In trying to make inroads against the leading media – television – as well as its competitors and other media, NatMags is trying to do what TV has done in terms of measurement: give planners and buyers clear data on how each ad delivers its audience against target.
Although initially, at least, the publisher will be releasing monthly breakdowns for Audit Bureau of Circulations data already published (the last three six-month periods), the move is still a huge step forward and will give agencies the opportunity to look at factors that affect circulation.
Now seasonal patterns as well as the impact of various covermounts, issue sizes and cover images can all be understood more clearly. Advertisers will have a better idea of which editions to go into.
For NatMags, this represents some risk as some advertisers may decide to pull out of issues that the data would appear to indicate might be leaner in terms of circulation. But such moves should be balanced by advertisers piling into the stronger issues.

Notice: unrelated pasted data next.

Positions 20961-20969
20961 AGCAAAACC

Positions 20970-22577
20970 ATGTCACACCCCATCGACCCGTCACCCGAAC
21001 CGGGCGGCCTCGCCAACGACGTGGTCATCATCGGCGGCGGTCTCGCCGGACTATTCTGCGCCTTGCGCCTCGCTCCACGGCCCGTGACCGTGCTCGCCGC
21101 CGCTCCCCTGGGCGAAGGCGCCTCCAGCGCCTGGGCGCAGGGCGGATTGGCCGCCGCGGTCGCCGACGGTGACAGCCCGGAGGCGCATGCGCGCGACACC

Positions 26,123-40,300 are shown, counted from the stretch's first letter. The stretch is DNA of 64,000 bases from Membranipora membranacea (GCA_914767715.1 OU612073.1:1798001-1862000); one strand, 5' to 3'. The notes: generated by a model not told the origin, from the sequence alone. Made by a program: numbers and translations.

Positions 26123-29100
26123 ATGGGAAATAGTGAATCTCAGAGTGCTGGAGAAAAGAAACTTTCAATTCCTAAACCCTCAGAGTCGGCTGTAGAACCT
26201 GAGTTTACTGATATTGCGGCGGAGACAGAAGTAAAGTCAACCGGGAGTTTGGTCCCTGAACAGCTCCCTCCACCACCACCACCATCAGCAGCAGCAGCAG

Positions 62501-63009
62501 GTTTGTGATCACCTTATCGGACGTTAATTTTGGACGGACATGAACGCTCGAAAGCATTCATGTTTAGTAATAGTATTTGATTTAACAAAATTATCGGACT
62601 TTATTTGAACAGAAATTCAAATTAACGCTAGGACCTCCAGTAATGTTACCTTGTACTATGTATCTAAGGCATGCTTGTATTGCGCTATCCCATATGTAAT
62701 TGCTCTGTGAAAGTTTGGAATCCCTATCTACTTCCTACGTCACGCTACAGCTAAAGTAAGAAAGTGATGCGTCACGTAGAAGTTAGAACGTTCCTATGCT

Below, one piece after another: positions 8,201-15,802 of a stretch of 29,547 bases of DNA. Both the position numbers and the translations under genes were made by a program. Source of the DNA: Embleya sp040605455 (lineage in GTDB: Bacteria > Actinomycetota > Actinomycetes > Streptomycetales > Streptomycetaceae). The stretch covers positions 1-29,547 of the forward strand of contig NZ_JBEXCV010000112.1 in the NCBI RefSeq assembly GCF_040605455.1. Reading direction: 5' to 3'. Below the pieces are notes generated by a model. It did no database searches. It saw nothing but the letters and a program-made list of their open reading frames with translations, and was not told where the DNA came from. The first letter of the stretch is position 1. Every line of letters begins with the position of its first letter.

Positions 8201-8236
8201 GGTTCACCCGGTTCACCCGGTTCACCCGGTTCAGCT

The company’s decision to make monthly figures available will now put pressure on the rest of the industry to follow suit – and other publishers should heed any calls.
It will even raise the stakes for other media battling to increase their share of the ad spend pie.
Certainly, newspaper publishers must improve their transparency. Like magazines, they are trying to prove their effectiveness compared to television and other media, yet they don’t even provide circulation breakdowns of different weekdays – so the agencies and their clients don’t know whether the Monday or, say, the Wednesday paper is really delivering the audience they want.
While agencies have long said that such information would be valuable to them in planning campaigns – and doubtless would eventually be taken up by both sides in negotiating rates – they better be sure they make good use of the NatMags figures.
The publisher has said the move is still a test and that it is waiting to see how well the data is received and how useful it proves to be.
It should indeed be useful and making the most of the opportunity in fact, rewarding NatMags for being more transparent – should encourage other publishers to follow suit. And that would not only benefit advertisers, but publishing as a whole.